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Child Trends’ education research focuses on how children and youth can flourish in school. We examine supportive characteristics of the individual, the school, and the family to improve student outcomes . Areas of research expertise include: social and emotional learning and non-academic competencies; college and workplace readiness; school climate and discipline; bullying; integrated student services; charter schools; family strengths and involvement in education; international comparisons; character education; dropout prevention and recovery; and afterschool and summer learning.  We offer technical assistance, including survey, measure, and indicator development, research syntheses, data and policy analysis, program evaluation, and reviews of best practices to identify what works and what doesn’t.

Featured Projects

Featured Publications

The Academic Achievement of English Language Learners: Data for the U.S. and Each of the States

Dec 2014 | David Murphey

This brief compares national trends over time in academic achievement for students who are English language learners (ELLs) and their peers who are not English language learners. The measures used are from the National Assessment of Educational Progress (NAEP): the percentage of fourth-graders scored as performing at a “basic or above” level in reading, and the percentage of eighth-graders scored as performing at a “basic or above” level in mathematics.

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Connecting the Dots: Raising A Reader Builds Evidence Base for its Parent Engagement and Early Literacy Program

Nov 2014 | Karen Walker; Rachel A. Gooze; Alicia Torres

This brief examines the case of Raising A Reader (RAR), which has been steadily building its evidence base over many years and is now positioned to undertake such a comprehensive evaluation. RAR is a national nonprofit literacy organization which, through work with direct service agencies, helps develop sustainable home literacy routines essential to language and literacy development. The brief first summarizes the research base for family literacy programs and the emerging evidence base for RAR. It then describes the RAR program and how it uses a variety of data to regularly improve its program, inform programming integrity, and prepare for a randomized controlled trial. In closing, the brief addresses the lessons for the broader field.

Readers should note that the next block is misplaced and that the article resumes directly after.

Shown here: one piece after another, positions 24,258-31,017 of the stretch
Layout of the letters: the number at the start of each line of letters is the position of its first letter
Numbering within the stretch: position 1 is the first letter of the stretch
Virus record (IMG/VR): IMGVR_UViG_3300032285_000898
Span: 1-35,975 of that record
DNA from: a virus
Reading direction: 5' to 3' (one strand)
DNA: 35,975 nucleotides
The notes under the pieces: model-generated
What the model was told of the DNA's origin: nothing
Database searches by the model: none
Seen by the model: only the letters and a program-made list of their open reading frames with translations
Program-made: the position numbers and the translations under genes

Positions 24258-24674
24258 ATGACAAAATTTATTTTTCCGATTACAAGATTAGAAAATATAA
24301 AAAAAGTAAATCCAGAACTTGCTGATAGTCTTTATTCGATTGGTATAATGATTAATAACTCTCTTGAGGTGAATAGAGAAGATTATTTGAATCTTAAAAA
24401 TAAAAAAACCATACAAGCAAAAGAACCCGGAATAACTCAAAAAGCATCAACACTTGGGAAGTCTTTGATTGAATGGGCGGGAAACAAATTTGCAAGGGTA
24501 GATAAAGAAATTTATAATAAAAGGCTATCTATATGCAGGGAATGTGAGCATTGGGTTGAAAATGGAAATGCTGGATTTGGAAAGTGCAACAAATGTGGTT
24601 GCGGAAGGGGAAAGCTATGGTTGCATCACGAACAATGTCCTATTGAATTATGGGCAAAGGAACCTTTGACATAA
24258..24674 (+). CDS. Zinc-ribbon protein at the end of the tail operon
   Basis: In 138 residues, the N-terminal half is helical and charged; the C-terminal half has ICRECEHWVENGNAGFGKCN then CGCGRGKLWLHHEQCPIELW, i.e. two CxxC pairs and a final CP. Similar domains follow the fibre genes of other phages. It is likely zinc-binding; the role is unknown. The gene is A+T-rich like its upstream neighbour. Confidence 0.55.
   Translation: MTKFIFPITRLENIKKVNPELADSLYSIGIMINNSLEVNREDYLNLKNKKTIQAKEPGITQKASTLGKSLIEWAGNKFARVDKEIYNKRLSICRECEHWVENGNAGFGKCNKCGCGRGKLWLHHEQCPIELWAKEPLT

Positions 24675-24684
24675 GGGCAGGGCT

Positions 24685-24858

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Bullying Prevention in District of Columbia Educational Institutions: School Year 2013-14 Compliance Report

Oct 2014 | Deborah Temkin; Susannah Horton; Audrey Kim

The Robert F. Kennedy Center for Justice and Human Rights’ bullying prevention initiative, RFK Project SEATBELT (RFKC) was contracted by the DC Office of Human Rights (OHR), in June 2013, to provide resources and support for DC public and public charter schools’ bullying prevention efforts. This contract moved to Child Trends in August 2014. From August 2013 through September 2014, an audit of each local education agency’s (LEA) anti‐bullying policy was conducted to determine the extent to which it is compliant with the 2012 Youth Bullying Prevention Act (YBPA; DC Law L19‐167).

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What if You Earned a Diploma and Delayed Parenthood? Intergenerational Simulations of Delayed Childbearing and Increased Education

Jun 2014 | Kristin Anderson Moore; Vanessa Harbin Sacks; Jennifer Manlove; Isabel Sawhill

This brief reports the results of using the Social Genome Model to provide a better understanding of how delaying childbearing and improving the educational attainment of teen mothers in one generation can be linked to the improved economic well-being of their children. This brief specifically reports results from “What if” simulations, in which teen mothers’ age at their first birth was increased by two or five years and in which the mothers earn a high school diploma. The implications of these changes on the life of the mothers’ children are estimated through childhood and up to age 29.

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